The pools finally end and a tall grassy field appears in their wake. It’s a field I never knew existed before. It looks like the perfect place for crop circles and other teenage pranks. From here, Arizona Avenue continues on straight into the heart of Phoenix. But my sister lives on the west part of town so it won’t be too much further now.

She has mentioned the pools in the past, living in such proximity to them and all, though she’s never gone into a tremendous amount of detail. I think in a way she knows I’m fascinated by them but at the same time she doesn’t take it too seriously. Likely she believes it’s just a minor obsession that I indulge to humor myself above all else. She may be right.

We finally pull up to my sister’s place. Our dad declines an invitation to come in for a bite to eat. I guess he only intended to drop me off. It seems like a far way to drive for that sole purpose, but I don’t go out of my way to point that out. We bid goodbye to him as he hops back in the car and heads off for home. I wonder if he will take Arizona Avenue back as well. Now that he has his avocados, I don’t think he will see any sort of reason in it.

My sister tells me that our friend Serena is coming over soon. I nod and follow her back into the house. We eat some chips and salsa while we wait for Serena to arrive. She takes her sweet time. Napoleon Dynamite is on television so we sit down and watch a little as we eat our snacks. I’ve always disliked this movie and today I am no more impressed by it than I was when it was first released. But I don’t complain.

As soon as Serena shows up, we all decide to go to Las Ramblas, a town market of sorts that runs the span of two city blocks. Merchants and vendors set up tents every Tuesday and sell everything from knickknacks to candles to tweed and leather bracelets, to herbs and spices to plants, and even clothing. It’s fun to shop there because you can effectively cut out the greedy middleman and thus reduce the price of the overall good you intend to purchase. We head down there almost every time I come for a visit.

When we arrive downtown at Las Ramblas, I announce that I’m going to purchase some sunglasses if I can find aviators that look good. I’ve needed new sunglasses ever since I accidentally stepped on mine somewhere on a trail near Taos. They’re still somewhat functional and I use them fairly frequently but they tend to slip when I bend down and they sit a little crooked on my face.

At a tent selling red, yellow, and green bracelets, I get beckoned by the vendor into the space behind the curtain. I accept the invitation somewhat reluctantly and follow him back. Serena and my sister continue to peruse the front area, largely unconcerned about my general whereabouts. I wonder if this will end up being a mistake on my part.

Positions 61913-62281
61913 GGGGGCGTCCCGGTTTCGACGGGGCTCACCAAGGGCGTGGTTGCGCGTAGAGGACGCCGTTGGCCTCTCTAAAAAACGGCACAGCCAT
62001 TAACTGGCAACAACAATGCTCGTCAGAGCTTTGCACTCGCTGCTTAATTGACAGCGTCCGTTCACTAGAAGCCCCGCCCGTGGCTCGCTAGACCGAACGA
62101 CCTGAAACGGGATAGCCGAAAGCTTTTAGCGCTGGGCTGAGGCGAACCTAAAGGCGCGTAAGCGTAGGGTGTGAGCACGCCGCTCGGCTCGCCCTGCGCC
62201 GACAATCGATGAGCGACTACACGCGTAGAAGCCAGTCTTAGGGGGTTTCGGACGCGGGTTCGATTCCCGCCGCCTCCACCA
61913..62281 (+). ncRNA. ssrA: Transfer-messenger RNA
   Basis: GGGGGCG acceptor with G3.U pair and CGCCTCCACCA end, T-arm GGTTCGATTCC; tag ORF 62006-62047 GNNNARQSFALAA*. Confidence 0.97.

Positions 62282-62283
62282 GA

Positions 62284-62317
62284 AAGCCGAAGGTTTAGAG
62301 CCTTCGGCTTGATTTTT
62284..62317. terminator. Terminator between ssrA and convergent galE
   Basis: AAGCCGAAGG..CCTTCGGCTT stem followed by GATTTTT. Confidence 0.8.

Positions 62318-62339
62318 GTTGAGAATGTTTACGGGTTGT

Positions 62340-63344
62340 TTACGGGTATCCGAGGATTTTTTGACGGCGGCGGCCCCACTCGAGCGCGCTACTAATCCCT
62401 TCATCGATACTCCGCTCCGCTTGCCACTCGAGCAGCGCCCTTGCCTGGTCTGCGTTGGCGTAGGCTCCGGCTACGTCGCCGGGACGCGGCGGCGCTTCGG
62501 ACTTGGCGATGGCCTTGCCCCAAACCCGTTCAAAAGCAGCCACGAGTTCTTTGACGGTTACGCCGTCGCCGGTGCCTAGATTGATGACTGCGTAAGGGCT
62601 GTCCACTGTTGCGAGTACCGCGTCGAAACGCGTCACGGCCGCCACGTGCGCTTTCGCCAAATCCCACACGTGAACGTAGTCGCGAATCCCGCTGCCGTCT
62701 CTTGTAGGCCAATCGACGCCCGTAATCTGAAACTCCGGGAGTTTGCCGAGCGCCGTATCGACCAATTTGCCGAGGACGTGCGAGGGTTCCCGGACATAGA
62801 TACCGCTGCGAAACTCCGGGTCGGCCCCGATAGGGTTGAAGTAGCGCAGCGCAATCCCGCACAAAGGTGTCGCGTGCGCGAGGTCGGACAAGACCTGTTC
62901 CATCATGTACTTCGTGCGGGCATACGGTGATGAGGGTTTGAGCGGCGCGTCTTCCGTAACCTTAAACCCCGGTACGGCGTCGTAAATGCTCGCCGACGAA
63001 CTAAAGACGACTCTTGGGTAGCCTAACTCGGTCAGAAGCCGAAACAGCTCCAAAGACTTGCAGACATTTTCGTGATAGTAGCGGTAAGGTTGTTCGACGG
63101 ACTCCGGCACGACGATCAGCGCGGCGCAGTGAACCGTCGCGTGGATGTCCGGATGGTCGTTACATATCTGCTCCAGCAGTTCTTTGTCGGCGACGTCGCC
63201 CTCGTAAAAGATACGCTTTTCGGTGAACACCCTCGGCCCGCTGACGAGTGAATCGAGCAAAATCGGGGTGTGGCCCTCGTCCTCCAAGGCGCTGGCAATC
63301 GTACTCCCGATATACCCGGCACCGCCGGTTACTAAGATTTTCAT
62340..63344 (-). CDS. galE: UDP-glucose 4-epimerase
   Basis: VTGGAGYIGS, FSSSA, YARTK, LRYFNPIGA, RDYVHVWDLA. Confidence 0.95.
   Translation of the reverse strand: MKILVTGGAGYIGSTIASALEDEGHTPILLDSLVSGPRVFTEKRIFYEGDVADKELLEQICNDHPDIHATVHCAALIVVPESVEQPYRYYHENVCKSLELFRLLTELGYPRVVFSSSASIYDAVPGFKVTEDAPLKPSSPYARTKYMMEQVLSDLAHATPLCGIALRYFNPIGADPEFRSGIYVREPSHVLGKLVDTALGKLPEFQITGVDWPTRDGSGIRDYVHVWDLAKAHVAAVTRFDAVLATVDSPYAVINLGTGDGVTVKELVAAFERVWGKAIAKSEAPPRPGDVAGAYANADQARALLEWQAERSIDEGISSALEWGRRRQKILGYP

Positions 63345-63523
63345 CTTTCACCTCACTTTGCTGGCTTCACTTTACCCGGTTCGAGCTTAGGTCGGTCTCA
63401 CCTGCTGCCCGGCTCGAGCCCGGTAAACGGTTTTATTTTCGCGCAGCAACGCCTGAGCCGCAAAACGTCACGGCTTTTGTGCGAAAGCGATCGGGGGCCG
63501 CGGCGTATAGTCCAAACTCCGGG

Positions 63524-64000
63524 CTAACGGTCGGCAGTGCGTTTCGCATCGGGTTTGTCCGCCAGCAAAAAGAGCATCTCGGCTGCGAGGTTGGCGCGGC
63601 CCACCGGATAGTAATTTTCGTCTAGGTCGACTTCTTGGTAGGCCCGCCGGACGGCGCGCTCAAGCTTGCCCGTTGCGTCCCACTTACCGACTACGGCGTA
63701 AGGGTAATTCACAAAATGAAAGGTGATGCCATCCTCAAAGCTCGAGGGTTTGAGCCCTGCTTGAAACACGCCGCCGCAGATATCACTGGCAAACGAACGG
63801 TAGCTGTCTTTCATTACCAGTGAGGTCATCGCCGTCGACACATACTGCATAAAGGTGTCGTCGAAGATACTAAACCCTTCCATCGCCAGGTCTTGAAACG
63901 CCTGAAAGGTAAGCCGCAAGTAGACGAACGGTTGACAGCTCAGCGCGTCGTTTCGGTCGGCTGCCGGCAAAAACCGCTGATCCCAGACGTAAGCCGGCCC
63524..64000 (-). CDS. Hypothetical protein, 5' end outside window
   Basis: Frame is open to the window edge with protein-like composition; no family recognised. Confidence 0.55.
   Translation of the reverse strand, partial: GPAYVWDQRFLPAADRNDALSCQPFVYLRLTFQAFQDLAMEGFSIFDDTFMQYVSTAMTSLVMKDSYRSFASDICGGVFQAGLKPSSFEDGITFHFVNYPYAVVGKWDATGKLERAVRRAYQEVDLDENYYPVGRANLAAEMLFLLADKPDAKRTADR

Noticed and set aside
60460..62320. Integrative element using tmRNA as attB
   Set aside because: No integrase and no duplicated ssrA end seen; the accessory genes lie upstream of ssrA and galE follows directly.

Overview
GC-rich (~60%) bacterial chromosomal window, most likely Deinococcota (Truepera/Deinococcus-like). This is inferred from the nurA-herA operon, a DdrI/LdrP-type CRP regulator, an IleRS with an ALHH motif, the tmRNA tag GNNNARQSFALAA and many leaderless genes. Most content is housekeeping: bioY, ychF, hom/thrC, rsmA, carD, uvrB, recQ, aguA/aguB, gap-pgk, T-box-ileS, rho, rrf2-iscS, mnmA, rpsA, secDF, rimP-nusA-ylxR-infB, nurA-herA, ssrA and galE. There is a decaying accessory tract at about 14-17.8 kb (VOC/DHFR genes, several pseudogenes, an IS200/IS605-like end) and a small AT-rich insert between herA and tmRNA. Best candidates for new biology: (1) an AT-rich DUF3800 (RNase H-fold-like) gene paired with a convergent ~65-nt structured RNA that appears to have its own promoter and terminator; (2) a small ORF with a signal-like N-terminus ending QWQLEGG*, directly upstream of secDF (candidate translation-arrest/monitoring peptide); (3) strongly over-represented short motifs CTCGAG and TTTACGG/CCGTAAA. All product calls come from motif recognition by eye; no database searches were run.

In the back, the vendor offers to sell me an eighth of marijuana for $50. I laugh softly, as impressed by ingenuity and frankness as anyone else. But I decline politely. It’s not my general practice to buy drugs from strangers. Usually I require some kind of friendly vouching. But he insists, this time rather surreptitiously, making me somewhat anxious. He brings the price down to $40 in the spirit of negotiation. I’ll admit that I’m tempted but I ultimately refuse. This is just way too suspicious.

I walk back out to the front and catch up with Serena and my sister who have moved on to the next tent. I tell them what happened. They are not surprised, in fact they cite multiple occasions where they were approached and offered similar deals here. The woman behind the counter at this tent overhears our conversation and interjects some information that I in particular find very interesting. She tells us that we can acquire free marijuana in the open fields next to Arizona Avenue if we’re really in the market for that sort of thing. I’m shocked, and I relay that shock back to her. But she confirms the truth of her statement, she swears by it actually.

I tell Serena and my sister that I was just by that area earlier today and I didn’t see anything that vaguely resembled marijuana plants. Of course, I wasn’t really looking for that crop but still I feel like I would have noticed something. If not me, then my father would have noticed and pointed it out to me. He has a particular knack for being able to identify specific species of plants.

My sister rolls her eyes and Serena waves off the woman making the wild marijuana assertions. We move on to the next tent but that woman’s words have really gotten me thinking. If I could acquire a good amount of free marijuana, I could make some serious cashola, an item in very short supply for me right now. But could it be true? Is there really a bunch of weed growing out in those fields, free for the plucking? Even if it turns out to be a bust, I think it’s still worth checking out while I’m in town. I’d hate myself if I found out later it was true and I did nothing to profit from it.

I finally convince Serena and my sister to come out with me to the Arizona Avenue fields to see if we can corroborate that woman’s marijuana story. I entice them with promises of edibles and large amounts of money to be made. They agree we’ll stop by on the way home from the market. I can hardly wait.

After we visit all the tents, some of them twice, my sister decides to buy some feta and dried tomato dip with pita chips. She claims this dip is better than anything you can get at a supermarket. There’s nothing left for us to check out at this market so we decide to take off for the fields. It’s after five but the sun stays up close to forever here, especially in the early summer. So I’m not at all concerned about losing light to search.

We park about a mile away from the fields in a carpool lot that’s always free. There isn’t really a discreet place to pull off the road any closer. We walk the rest of the way to the field in relative silence. My sister is somewhat concerned that there might be authorities guarding the area. I formulate a clever excuse in the event someone finds us searching in the field. We will simply say that an important document flew out of our car and we are just trying to recapture it. That story will give us complete deniability I assure them. They agree and it’s settled.